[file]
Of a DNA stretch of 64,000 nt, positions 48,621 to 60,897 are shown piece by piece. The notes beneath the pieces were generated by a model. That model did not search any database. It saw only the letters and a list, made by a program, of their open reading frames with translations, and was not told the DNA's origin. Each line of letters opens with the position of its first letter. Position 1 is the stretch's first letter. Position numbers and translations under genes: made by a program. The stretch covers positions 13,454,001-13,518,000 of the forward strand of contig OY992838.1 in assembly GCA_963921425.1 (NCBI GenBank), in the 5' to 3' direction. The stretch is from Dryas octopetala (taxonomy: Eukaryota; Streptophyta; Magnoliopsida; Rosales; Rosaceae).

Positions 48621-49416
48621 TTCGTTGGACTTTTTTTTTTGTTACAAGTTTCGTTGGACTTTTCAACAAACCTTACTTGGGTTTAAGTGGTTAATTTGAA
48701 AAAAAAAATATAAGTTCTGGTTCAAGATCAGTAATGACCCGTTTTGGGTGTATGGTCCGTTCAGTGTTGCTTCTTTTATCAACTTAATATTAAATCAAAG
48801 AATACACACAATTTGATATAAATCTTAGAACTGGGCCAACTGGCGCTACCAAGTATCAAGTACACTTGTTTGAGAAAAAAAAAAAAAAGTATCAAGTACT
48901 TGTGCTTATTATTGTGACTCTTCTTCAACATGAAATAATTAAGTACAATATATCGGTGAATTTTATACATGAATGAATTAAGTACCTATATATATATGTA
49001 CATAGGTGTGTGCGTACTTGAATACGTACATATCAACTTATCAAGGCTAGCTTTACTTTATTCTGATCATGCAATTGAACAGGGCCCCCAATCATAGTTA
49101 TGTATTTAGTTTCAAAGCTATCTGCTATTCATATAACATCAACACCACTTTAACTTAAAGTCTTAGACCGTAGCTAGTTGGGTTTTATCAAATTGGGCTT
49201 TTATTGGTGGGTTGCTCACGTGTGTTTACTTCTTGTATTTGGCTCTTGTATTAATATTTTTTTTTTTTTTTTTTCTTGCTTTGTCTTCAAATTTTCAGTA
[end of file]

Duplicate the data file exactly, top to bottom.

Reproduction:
Of a DNA stretch of 64,000 nt, positions 48,621 to 60,897 are shown piece by piece. The notes beneath the pieces were generated by a model. That model did not search any database. It saw only the letters and a list, made by a program, of their open reading frames with translations, and was not told the DNA's origin. Each line of letters opens with the position of its first letter. Position 1 is the stretch's first letter. Position numbers and translations under genes: made by a program. The stretch covers positions 13,454,001-13,518,000 of the forward strand of contig OY992838.1 in assembly GCA_963921425.1 (NCBI GenBank), in the 5' to 3' direction. The stretch is from Dryas octopetala (taxonomy: Eukaryota; Streptophyta; Magnoliopsida; Rosales; Rosaceae).

Positions 48621-49416
48621 TTCGTTGGACTTTTTTTTTTGTTACAAGTTTCGTTGGACTTTTCAACAAACCTTACTTGGGTTTAAGTGGTTAATTTGAA
48701 AAAAAAAATATAAGTTCTGGTTCAAGATCAGTAATGACCCGTTTTGGGTGTATGGTCCGTTCAGTGTTGCTTCTTTTATCAACTTAATATTAAATCAAAG
48801 AATACACACAATTTGATATAAATCTTAGAACTGGGCCAACTGGCGCTACCAAGTATCAAGTACACTTGTTTGAGAAAAAAAAAAAAAAGTATCAAGTACT
48901 TGTGCTTATTATTGTGACTCTTCTTCAACATGAAATAATTAAGTACAATATATCGGTGAATTTTATACATGAATGAATTAAGTACCTATATATATATGTA
49001 CATAGGTGTGTGCGTACTTGAATACGTACATATCAACTTATCAAGGCTAGCTTTACTTTATTCTGATCATGCAATTGAACAGGGCCCCCAATCATAGTTA
49101 TGTATTTAGTTTCAAAGCTATCTGCTATTCATATAACATCAACACCACTTTAACTTAAAGTCTTAGACCGTAGCTAGTTGGGTTTTATCAAATTGGGCTT
49201 TTATTGGTGGGTTGCTCACGTGTGTTTACTTCTTGTATTTGGCTCTTGTATTAATATTTTTTTTTTTTTTTTTTCTTGCTTTGTCTTCAAATTTTCAGTA